“We have activated the avian influenza response plan that has been in place for some time,” said North Dakota State Veterinarian Dr. Susan Keller. “It is a collaborative effort with help from federal and state agencies, local officials and poultry producers.”

    The avian influenza response team is working around the clock to control the outbreak and serve as a resource to residents. In an emergency clause, the North Dakota legislature has allotted $300,000 of federal spending authority to respond to and combat avian influenza.

    Due to the recent findings of HPAI in North Dakota and surrounding states, poultry owners should immediately report death loss to their local and state veterinarian, restrict access to their property, prevent contact between their birds and wild birds and practice enhanced biosecurity.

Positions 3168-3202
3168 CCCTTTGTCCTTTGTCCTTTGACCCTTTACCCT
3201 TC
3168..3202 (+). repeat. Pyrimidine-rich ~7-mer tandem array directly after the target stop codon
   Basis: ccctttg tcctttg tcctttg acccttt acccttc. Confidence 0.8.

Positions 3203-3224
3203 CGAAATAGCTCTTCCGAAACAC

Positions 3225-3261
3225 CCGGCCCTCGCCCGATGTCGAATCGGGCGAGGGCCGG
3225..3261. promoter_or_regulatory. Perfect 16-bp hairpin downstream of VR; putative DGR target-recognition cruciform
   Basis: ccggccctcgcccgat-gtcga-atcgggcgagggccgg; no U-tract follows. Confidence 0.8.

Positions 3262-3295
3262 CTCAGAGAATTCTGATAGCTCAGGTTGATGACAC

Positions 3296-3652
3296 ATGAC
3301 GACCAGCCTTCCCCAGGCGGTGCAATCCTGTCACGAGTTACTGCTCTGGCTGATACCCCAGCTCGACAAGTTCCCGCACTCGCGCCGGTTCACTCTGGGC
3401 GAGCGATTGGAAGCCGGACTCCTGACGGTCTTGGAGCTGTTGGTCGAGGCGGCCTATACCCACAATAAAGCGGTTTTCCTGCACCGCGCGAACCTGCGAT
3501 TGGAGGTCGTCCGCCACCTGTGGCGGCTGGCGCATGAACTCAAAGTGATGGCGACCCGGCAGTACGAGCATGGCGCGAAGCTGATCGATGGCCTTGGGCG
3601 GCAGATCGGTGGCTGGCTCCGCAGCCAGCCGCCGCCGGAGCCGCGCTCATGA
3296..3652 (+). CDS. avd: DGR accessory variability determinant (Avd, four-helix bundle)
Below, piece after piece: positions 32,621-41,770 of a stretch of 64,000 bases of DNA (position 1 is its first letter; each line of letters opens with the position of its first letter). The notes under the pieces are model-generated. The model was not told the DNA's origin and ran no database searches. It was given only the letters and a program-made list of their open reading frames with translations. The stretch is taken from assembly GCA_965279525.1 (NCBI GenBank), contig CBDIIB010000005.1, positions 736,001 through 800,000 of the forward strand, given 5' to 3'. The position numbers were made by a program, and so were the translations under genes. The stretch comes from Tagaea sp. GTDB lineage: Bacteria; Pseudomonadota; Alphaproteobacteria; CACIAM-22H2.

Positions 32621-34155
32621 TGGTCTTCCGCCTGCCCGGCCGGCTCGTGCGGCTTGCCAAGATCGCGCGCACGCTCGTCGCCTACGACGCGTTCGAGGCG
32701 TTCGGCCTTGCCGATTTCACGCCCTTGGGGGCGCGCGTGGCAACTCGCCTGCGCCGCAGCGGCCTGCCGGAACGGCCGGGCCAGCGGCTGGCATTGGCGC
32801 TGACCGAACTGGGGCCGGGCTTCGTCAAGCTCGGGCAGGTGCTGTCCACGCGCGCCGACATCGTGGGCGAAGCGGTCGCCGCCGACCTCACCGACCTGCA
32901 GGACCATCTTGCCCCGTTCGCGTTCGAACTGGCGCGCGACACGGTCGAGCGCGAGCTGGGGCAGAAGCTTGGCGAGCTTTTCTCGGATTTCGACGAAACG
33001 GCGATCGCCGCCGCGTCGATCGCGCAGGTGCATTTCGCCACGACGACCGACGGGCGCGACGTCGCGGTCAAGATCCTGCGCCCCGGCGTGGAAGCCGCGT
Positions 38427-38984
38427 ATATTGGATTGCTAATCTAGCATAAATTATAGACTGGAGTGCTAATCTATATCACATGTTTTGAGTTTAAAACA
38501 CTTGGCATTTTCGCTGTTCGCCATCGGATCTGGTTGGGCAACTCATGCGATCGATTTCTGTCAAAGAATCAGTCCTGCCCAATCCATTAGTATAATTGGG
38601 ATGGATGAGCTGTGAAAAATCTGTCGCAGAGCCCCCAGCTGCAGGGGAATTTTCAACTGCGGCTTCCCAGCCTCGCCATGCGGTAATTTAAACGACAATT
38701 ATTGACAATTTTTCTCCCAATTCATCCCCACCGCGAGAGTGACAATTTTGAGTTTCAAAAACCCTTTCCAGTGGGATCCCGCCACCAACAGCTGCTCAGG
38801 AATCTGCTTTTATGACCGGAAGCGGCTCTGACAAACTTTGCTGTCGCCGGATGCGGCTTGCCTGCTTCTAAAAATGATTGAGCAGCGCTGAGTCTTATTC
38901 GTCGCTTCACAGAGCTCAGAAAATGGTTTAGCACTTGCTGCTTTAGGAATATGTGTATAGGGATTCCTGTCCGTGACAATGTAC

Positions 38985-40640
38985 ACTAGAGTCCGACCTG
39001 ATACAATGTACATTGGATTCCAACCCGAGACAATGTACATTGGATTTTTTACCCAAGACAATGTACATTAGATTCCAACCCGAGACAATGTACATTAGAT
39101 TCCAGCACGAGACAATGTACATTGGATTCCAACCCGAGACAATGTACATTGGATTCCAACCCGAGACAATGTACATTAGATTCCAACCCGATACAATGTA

Avian influenza exists in many wild birds and can be transmitted by contact with infected birds or ingestion of contaminated food and water.

    As the number of HPAI cases continue to rise across the Midwest, scientists anticipate warmer temperatures will slow the spread of the disease. Typically, influenza viruses are hampered by warm, dry conditions.

    More information about avian influenza and biosecurity recommendations is available at and from the USDA-APHIS at



    We should get an update on other avian flu activity from the USDA’s APHIS website sometime after 5pm EST.

    CDC HAN Advisory & MMWR: HIV & HCV Among Injectable Drug Users



    # 9974


    Over the past month we’ve been following the HIV and HCV outbreak in Southeastern Indiana (see Indiana Gov To Declare HIV Health Emergency In Scott County & Scott County HIV Epidemic Reaches 130 Cases) which has now grown to 142 cases. 


    Reportedly, at least 80% of these cases are injectable drug users, and this practice appears to be driving this epidemic.